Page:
of July for Carrollton, Carroll County, with 75 men, and on my arrival within 5 miles of Carrollton I found the enemy, 400 strong, at that place. I captured one of their supposed pickets, 3 in number, and deemed it proper to fall back 10 miles.
The evening of the 31st I got re-enforced by 70 State troops and advanced on in the morning. On arriving there I found the place vacated by the enemy, and met Major Biggers, of the Fifth Cavalry, Missouri State Militia, with 200 troops, and we pursued the enemy to Grand River, a distance of 25 miles, where we dispersed them, capturing all their baggage-wagons and supplies and a large amount of arms and ammunition, and some horses and saddles, which they were compelled to abandon. We also recovered 3 prisoners, which they had taken in the various skirmishes of the day. We killed 30 of them, and this morning we came across some 12 of them and killed 6. The enemy was 400 strong; that of ours only 350. We completely routed them, scattering them all over the country, and I think it is impossible for them to reorganize again.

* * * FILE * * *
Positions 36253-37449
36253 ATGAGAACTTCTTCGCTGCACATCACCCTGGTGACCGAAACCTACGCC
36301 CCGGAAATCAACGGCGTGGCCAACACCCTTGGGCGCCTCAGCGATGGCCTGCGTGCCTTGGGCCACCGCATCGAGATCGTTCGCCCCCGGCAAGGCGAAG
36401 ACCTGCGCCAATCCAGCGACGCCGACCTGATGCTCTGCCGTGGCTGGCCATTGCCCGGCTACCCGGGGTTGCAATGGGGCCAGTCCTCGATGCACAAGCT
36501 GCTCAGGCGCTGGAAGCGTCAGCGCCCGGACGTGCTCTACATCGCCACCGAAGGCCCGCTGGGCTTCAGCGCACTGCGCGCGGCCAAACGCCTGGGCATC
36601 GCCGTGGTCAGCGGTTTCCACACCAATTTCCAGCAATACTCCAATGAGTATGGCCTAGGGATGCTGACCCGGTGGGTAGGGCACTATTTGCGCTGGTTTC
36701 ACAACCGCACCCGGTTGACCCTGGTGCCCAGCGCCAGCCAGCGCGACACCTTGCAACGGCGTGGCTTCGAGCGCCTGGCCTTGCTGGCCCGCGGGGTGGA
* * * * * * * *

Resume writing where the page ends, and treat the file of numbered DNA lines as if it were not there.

I am, sir, very respectfully, your obedient servant,
First Lieutenant and Battalion Adjutant First Cavalry, Mo. S. M.
Colonel JAMES McFERRAN.
AUGUST 1-4, 1862.- Skirmishes at Ozark and on White River, near Forsyth, Mo.
Numbers 1.- Colonel Myron S. Barnes, thirty-seventh Illinois Infantry.
Numbers 2.- Captain Milton Burch, Fourteenth Missouri Cavalry (Militia).
Numbers 3.- Colonel Robert R. Lawther, Missouri Partisan Rangers (Confederate).
Numbers 1. Report of Colonel Myron S. Barnes, Thirty-seventh Illinois Infantry.
HEADQUARTERS FORCES AT OZARK,
August 5, 1862.
GENERAL: The force I sent out to Forsyth to reconnoiter the country in the vicinity of White River has returned. They came upon the enemy, about 100 strong, 5 miles below Forsyth, on White River, attacking and completely routing him, with the loss of 3 killed and several wounded and all his baggage. Our loss was 2 wounded, 1 severely. We took 25 horses, some 20 guns of all descriptions, a large quantity of second-hand clothing, saddles, bridles, &c. The saddles and clothing were destroyed, and there were no means of bringing them away. The command was under Captain Burch, of Company H. Fourteenth Missouri State Militia, who is entitled to much credit for the manner in which he made the attack and the successful issue. There was also taken at the same time the sword of the rebel Colonel Lawther, who is supposed to have been in command. Their whole mail was taken, which I forward to you. Among the letter there may be some that will give the rebels' future intentions.
The troops in going out encountered the notorious rebel and horse-